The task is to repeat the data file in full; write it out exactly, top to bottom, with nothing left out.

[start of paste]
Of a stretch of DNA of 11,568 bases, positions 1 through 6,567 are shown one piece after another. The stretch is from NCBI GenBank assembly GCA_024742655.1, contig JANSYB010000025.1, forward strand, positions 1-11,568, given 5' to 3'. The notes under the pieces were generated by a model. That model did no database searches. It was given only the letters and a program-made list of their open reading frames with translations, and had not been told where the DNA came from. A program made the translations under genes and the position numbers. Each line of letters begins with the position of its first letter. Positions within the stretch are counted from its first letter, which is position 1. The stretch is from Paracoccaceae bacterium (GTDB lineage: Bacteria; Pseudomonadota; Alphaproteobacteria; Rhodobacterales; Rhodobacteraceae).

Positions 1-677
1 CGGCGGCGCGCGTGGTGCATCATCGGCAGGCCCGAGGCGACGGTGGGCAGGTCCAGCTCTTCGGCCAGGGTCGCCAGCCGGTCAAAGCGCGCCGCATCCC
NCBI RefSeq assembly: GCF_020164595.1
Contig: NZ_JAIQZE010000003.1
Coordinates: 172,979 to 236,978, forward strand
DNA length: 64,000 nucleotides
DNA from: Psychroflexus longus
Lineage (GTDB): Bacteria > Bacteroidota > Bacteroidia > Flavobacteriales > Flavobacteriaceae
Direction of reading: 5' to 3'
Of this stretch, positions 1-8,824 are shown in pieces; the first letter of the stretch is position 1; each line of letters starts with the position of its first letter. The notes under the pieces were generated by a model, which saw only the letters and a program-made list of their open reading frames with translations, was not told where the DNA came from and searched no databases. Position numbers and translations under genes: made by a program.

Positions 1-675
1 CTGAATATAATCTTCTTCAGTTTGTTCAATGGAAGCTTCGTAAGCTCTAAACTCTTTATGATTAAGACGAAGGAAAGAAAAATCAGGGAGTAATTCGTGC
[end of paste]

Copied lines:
Of a stretch of DNA of 11,568 bases, positions 1 through 6,567 are shown one piece after another. The stretch is from NCBI GenBank assembly GCA_024742655.1, contig JANSYB010000025.1, forward strand, positions 1-11,568, given 5' to 3'. The notes under the pieces were generated by a model. That model did no database searches. It was given only the letters and a program-made list of their open reading frames with translations, and had not been told where the DNA came from. A program made the translations under genes and the position numbers. Each line of letters begins with the position of its first letter. Positions within the stretch are counted from its first letter, which is position 1. The stretch is from Paracoccaceae bacterium (GTDB lineage: Bacteria; Pseudomonadota; Alphaproteobacteria; Rhodobacterales; Rhodobacteraceae).

Positions 1-677
1 CGGCGGCGCGCGTGGTGCATCATCGGCAGGCCCGAGGCGACGGTGGGCAGGTCCAGCTCTTCGGCCAGGGTCGCCAGCCGGTCAAAGCGCGCCGCATCCC
NCBI RefSeq assembly: GCF_020164595.1
Contig: NZ_JAIQZE010000003.1
Coordinates: 172,979 to 236,978, forward strand
DNA length: 64,000 nucleotides
DNA from: Psychroflexus longus
Lineage (GTDB): Bacteria > Bacteroidota > Bacteroidia > Flavobacteriales > Flavobacteriaceae
Direction of reading: 5' to 3'
Of this stretch, positions 1-8,824 are shown in pieces; the first letter of the stretch is position 1; each line of letters starts with the position of its first letter. The notes under the pieces were generated by a model, which saw only the letters and a program-made list of their open reading frames with translations, was not told where the DNA came from and searched no databases. Position numbers and translations under genes: made by a program.

Positions 1-675
1 CTGAATATAATCTTCTTCAGTTTGTTCAATGGAAGCTTCGTAAGCTCTAAACTCTTTATGATTAAGACGAAGGAAAGAAAAATCAGGGAGTAATTCGTGC